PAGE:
Fox help

Discussion in 'Predators and Pests' started by dragonshiner, Aug 2, 2008.

  1. dragonshiner

    dragonshiner Chillin' With My Peeps

    106
    3
    131
    Mar 20, 2008
    NE Wisconsin
    Okay, so I knew that when I made the decision to let my birds free range it would run the risk of predator assault. Now it's a reality.
    A few of my ducks had either died or dissappeared in their time with us and I just chalked it up "Well, that'll happen." But as of yesterday I saw my very first fox attack a chicken in our garden. I was too late to save it but chased the fox as far as I could away from our land in to the neighbors cornfield.
    Today one of my ducks dissappeared. Tate was a call duck and very slow moving. If this were high school any sensible person would have voted him most likely to be eaten by predator. But unlike the chicken attack, where I found feathers scattered in horrific array, there was no sign of a struggle or attack. He's just gone. This has happened to about two or three ducklings prior. But after witnessing the fox with my own eyes I 'm at a loss as for what to do.
    Is there any kind of fox deterring I can put in place? I don't own a gun, and even if I did I don't think I could spend endless hours on stakeout for a small fuzzy rogue.
    Any ideas would help. I'd like to keep my flock out free ranging.
     
  2. midget_farms

    midget_farms Chillin' With My Peeps

    Apr 15, 2008
    Dunlap Illinois
  3. NewHopePoultry

    NewHopePoultry Overrun With Chickens

    5,038
    12
    281
    Apr 9, 2007
    Troy,Missouri
    I've heard that only a fence will work
     
  4. dragonshiner

    dragonshiner Chillin' With My Peeps

    106
    3
    131
    Mar 20, 2008
    NE Wisconsin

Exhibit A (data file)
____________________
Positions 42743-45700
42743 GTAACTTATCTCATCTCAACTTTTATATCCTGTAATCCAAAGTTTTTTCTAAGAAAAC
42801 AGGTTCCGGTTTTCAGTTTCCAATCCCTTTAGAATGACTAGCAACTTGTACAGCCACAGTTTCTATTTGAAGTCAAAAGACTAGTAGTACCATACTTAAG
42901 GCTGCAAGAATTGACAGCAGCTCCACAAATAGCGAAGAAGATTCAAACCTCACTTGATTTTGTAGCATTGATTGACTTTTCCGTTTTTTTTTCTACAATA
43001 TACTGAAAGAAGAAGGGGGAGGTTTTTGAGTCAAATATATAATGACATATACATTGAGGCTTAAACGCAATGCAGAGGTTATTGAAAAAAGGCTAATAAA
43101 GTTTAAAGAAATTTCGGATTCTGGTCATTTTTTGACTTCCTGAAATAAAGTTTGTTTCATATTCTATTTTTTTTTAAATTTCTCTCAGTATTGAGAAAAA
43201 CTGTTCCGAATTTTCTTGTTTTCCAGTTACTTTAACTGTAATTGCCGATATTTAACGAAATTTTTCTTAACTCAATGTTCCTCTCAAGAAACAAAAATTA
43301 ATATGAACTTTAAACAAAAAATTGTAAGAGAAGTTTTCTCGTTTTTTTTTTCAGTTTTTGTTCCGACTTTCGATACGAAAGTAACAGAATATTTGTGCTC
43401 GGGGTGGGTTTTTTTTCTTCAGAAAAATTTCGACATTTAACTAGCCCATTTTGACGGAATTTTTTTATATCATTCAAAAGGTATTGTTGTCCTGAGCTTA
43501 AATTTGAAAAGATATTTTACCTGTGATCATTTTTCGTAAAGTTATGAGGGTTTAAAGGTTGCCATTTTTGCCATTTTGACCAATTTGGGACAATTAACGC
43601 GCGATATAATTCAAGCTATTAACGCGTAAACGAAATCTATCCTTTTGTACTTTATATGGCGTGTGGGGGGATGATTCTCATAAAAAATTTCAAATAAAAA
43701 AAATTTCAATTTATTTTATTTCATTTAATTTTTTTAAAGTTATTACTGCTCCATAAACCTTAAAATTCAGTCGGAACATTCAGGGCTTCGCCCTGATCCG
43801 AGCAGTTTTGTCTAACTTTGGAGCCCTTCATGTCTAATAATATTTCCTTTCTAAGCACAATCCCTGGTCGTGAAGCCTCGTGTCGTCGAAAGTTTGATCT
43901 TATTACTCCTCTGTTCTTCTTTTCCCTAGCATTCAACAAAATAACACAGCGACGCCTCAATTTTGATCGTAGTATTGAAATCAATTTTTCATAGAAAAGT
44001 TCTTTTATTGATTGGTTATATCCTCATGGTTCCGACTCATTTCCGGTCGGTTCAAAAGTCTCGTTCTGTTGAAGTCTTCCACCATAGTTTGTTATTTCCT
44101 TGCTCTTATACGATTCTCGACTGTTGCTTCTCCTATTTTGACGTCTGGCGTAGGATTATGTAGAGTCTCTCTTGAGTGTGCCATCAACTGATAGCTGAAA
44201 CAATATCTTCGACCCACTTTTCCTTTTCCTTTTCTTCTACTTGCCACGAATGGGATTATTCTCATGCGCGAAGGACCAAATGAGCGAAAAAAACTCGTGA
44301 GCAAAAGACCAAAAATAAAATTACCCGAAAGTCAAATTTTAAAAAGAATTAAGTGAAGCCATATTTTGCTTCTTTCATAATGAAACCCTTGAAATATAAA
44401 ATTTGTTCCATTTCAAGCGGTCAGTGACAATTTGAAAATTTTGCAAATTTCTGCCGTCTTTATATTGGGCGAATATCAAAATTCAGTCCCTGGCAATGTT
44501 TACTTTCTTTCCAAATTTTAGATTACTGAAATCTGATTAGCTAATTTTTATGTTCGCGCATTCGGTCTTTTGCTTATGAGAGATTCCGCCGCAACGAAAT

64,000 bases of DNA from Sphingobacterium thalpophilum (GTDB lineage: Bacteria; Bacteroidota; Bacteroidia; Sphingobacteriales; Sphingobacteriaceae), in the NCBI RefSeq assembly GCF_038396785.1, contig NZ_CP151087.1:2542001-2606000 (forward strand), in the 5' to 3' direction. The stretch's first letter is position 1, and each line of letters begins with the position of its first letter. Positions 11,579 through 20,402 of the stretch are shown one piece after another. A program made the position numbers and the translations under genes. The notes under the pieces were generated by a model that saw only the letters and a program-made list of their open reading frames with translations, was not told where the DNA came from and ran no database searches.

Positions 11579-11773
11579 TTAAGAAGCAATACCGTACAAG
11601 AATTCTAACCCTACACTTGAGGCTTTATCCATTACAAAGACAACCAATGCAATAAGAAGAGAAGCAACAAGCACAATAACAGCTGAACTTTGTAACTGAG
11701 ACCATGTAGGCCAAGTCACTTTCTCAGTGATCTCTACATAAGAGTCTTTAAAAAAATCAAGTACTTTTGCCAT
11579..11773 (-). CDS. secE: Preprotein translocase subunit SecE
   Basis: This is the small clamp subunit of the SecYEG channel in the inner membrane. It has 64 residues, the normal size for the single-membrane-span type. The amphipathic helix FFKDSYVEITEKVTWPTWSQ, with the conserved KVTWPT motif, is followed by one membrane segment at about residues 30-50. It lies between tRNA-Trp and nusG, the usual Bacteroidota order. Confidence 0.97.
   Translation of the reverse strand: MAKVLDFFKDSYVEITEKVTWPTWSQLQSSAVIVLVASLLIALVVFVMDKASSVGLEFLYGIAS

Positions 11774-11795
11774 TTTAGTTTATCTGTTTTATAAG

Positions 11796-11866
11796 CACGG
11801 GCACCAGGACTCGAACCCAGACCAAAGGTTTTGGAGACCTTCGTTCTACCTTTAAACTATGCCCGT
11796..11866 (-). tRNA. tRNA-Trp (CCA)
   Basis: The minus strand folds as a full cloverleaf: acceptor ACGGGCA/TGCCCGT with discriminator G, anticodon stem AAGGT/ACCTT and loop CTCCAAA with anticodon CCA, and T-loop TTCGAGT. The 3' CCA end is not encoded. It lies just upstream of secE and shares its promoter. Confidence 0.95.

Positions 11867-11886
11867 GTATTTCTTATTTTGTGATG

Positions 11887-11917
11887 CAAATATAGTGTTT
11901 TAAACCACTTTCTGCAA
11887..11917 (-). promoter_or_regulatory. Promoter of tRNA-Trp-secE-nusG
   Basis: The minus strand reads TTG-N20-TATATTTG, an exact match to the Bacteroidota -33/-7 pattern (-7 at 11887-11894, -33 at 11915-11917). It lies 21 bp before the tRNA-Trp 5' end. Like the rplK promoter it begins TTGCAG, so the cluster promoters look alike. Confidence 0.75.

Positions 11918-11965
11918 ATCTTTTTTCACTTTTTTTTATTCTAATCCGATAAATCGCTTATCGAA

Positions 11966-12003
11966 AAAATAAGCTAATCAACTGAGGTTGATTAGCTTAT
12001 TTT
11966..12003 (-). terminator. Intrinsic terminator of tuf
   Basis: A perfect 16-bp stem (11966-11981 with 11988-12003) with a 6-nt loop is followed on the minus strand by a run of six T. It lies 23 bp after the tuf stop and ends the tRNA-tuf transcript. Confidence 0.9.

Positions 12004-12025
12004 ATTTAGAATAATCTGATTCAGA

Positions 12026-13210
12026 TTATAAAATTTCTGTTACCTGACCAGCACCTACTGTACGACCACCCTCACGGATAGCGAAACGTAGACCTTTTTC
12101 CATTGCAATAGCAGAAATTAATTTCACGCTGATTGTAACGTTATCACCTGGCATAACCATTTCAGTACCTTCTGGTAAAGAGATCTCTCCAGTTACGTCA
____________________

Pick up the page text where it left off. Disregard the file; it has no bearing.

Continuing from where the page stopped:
sigh, I was afraid of hearing that. There's no room in the chicken coop for the ducks and I don't have the money for extra fencing right now. Looks like I'm gonna have to run my chances until I can afford to build a place for them.
     
  5. dixygirl

    dixygirl Chillin' With My Peeps

    957
    1
    151
    May 14, 2008
    I think it is unfair to the animal for us to buy these creatures if we know we have no where for them to live and no way of providing basic protection. To me it is like having too many human children and not providing them food, protection or proper care.

    It is not as if the animals are forced on us and we have no choice but to take them. We must be responsible adults. I am dying to have a pair of goats but i can not just go out and bring them home until i have a proper place prepared for them. Otherwise i am being unfair to the animal.

    I hope this message helps to prevent someone else from putting animals in harms way due to their own negligence. I will pray you will be able to get a roll of fencing and a net quickly for the animal's sake.

    I am so sorry for THEIR lives being in danger.
     
  6. greyhorsewoman

    greyhorsewoman Chillin' With My Peeps

    853
    0
    149
    Mar 3, 2008
    Endless Mts, NE PA
    Trapping, shooting, and other fox control methods vary from state to state. Check your state for their guidelines.

    Once a fox has 'pegged' your location, they will come back regularly and wipe out everything you have in a short period of time.
     
  7. dragonshiner

    dragonshiner Chillin' With My Peeps

    106
    3
    131
    Mar 20, 2008
    NE Wisconsin
    Quote:At night I keep my ducks locked safely away in the barn where they have constant access to food and water. During the day is when I let them outside to access the pool and as much greens and bugs as they can munch. They stay around the house and barn because it's well maintained and can see everywhere around them. When we bought the house I was told by the neighbors, who also let their birds free range, that they had not had any problems with foxes or other predators in the area. I did not take that as a sign that it couldn't ever happen, but this fox appearing is a new development and I am taking the available steps to ensure the safety of my flock.
     

BackYard Chickens is proudly sponsored by